By Allan Muir
It’s been a busy summer at the NHL’s home office.
The league has registered nearly 200 new player contracts since the Blackhawks skated off with the Stanley Cup at the end of June. Most of those were low-level signings, players happy to find a chair before the music stopped. But there were scores of deals signed by legitimate NHLers as well, players who cashed in on their free agency or settled in for some long-term security with their current club.
Most of those deals left fans shaking their heads at the money that will be changing hands even though we all understand, on some level, anyway, that the numbers are bound to be crazy.
But there were others that seemed shockingly, well, sensible. Put in context, they’re set up to provide great value for the team . . . and in most cases, the player probably isn’t complaining, either.
Here are the deals signed this summer that should provide the best bang for the buck:
Travis Hamonic, New York Islanders: seven years, $27 million
Hamonic’s no household name, and maybe he never will be, but in just three seasons he’s established himself as a key element of New York’s promising young core. That $3.85 million cap hit is a little generous in the early going — a trait shared by most of these deals — but it aims for bargain territory in a hurry, especially as it buys up three years of free agency at the end. Hamonic is already a top-two defender for the Isles, averaging nearly 25 minutes last season with a game that’s smart, tough and reliable, but his best years are yet to come. This easily ranks as the smartest deal of the summer.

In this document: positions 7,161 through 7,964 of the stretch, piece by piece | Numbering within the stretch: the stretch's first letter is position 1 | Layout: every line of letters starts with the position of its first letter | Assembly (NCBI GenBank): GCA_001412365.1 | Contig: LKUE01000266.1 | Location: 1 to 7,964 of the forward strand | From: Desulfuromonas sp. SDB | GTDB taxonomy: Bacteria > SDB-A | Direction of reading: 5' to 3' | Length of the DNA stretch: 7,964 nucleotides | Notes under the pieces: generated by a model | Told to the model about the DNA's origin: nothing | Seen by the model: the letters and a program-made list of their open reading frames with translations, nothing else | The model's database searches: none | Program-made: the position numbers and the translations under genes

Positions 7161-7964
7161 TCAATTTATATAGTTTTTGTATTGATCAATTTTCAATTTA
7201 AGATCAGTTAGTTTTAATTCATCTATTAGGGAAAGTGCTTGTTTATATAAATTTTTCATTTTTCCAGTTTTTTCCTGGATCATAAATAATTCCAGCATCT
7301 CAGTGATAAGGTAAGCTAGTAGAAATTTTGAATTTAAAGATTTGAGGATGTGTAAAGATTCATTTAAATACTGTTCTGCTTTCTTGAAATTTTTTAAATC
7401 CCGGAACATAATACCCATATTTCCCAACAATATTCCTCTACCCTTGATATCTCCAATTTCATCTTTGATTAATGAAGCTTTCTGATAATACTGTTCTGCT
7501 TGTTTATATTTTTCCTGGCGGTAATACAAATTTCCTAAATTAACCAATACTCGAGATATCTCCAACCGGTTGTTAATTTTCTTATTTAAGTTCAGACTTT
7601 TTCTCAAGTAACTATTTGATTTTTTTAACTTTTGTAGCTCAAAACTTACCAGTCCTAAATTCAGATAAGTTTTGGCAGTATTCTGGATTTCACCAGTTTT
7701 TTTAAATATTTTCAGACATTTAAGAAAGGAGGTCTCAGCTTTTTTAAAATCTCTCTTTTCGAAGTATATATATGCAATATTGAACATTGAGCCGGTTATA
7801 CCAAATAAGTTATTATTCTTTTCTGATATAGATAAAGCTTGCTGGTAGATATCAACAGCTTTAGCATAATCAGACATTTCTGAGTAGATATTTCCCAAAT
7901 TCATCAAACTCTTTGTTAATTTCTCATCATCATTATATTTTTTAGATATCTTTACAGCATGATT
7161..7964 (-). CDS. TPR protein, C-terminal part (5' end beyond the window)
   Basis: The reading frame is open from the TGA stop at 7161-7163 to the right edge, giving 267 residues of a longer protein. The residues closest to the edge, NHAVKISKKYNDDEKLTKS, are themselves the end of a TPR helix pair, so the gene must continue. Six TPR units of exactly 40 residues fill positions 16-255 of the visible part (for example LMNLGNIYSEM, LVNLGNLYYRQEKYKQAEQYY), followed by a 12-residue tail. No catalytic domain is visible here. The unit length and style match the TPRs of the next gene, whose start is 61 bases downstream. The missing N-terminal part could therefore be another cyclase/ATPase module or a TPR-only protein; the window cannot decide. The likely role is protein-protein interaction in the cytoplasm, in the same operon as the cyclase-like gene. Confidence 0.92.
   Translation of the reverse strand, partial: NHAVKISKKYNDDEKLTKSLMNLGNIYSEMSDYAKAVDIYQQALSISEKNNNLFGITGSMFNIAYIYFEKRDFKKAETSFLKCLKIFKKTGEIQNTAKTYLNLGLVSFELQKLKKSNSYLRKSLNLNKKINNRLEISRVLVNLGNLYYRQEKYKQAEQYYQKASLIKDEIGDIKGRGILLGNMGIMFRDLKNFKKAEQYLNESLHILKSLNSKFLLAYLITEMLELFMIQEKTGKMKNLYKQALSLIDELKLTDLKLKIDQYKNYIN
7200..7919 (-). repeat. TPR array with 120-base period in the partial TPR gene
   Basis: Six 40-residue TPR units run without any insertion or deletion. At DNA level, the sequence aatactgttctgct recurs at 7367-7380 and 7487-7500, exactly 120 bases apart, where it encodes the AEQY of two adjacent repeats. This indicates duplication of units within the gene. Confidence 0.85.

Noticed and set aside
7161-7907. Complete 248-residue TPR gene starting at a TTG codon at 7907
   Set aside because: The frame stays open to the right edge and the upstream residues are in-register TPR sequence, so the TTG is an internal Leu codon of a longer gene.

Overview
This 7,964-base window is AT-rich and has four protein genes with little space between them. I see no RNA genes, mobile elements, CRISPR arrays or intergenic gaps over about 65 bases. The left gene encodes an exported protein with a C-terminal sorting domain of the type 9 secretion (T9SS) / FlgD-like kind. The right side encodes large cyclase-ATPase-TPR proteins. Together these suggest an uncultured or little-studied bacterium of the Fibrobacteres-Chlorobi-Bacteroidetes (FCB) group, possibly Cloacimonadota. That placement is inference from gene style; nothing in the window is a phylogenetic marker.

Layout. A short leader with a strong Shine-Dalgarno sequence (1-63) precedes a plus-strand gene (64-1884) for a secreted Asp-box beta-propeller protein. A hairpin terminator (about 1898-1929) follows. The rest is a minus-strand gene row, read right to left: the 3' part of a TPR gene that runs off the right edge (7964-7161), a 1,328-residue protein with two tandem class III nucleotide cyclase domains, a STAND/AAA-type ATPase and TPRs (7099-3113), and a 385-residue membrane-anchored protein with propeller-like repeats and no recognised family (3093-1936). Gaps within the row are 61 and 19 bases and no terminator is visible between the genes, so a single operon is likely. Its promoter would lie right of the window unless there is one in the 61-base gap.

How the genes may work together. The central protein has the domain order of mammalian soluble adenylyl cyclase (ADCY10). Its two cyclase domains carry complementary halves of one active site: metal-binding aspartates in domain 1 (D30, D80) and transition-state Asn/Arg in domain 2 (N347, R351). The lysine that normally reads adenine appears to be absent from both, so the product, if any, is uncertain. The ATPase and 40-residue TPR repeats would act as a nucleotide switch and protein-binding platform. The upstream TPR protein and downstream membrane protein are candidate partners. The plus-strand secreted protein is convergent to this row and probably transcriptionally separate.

Karl Alzner, Washington Capitals: four years, $11.2 million
Alzner, who turns 25 in September, has emerged as a reliable top-two defender for the Caps over the past three seasons. For that $2.8 million cap hit, they secured a player who averaged nearly 21 minutes of defensively sound play last season, and looks ready to take on more moving forward. His numbers aren’t flashy — unless you consider blocked shots to be a glamor stat — but he’s that guy you can send over the boards to shut down an opposing star, kill a penalty or preserve a lead. Add in his ability to free up Mike Green to do what he does so well and Alzner’s deal is a remarkable value.
Ryan McDonagh, New York Rangers: six years, $28.2 million
It might not be the bargain that Alzner’s and Hamonic’s are, but a deal that locks up a 24-year-old with proven two-way talent and the ability to chew up some serious minutes (24:21 per game last season) for a $4.7 million cap hit is pretty easy to celebrate. GM Glen Sather recognized McDonagh, stolen from the Habs in a 2009 trade, as a core player and locked him down with a deal that buys three years of free agency on the back end. It might be a bit generous for the first year, maybe even two, but those final four set this contract up to be a clear win for the Rangers.
Sean Couturier, Philadelphia Flyers: two years, $3.5 million
Okay, so his boxcar numbers were pretty meek last season, but those aren’t the only, or best, way to measure what Couturier brings to the Flyers. Coach Peter Laviolette knows he can count on the big pivot to play the tough minutes against the opposition’s top players, especially when the draw is in the neutral zone or Philly’s end. He may never put up big offensive numbers, but this bridge deal buys him time to develop that part of his skill set while he plays a prevent game that’s already mature beyond his years.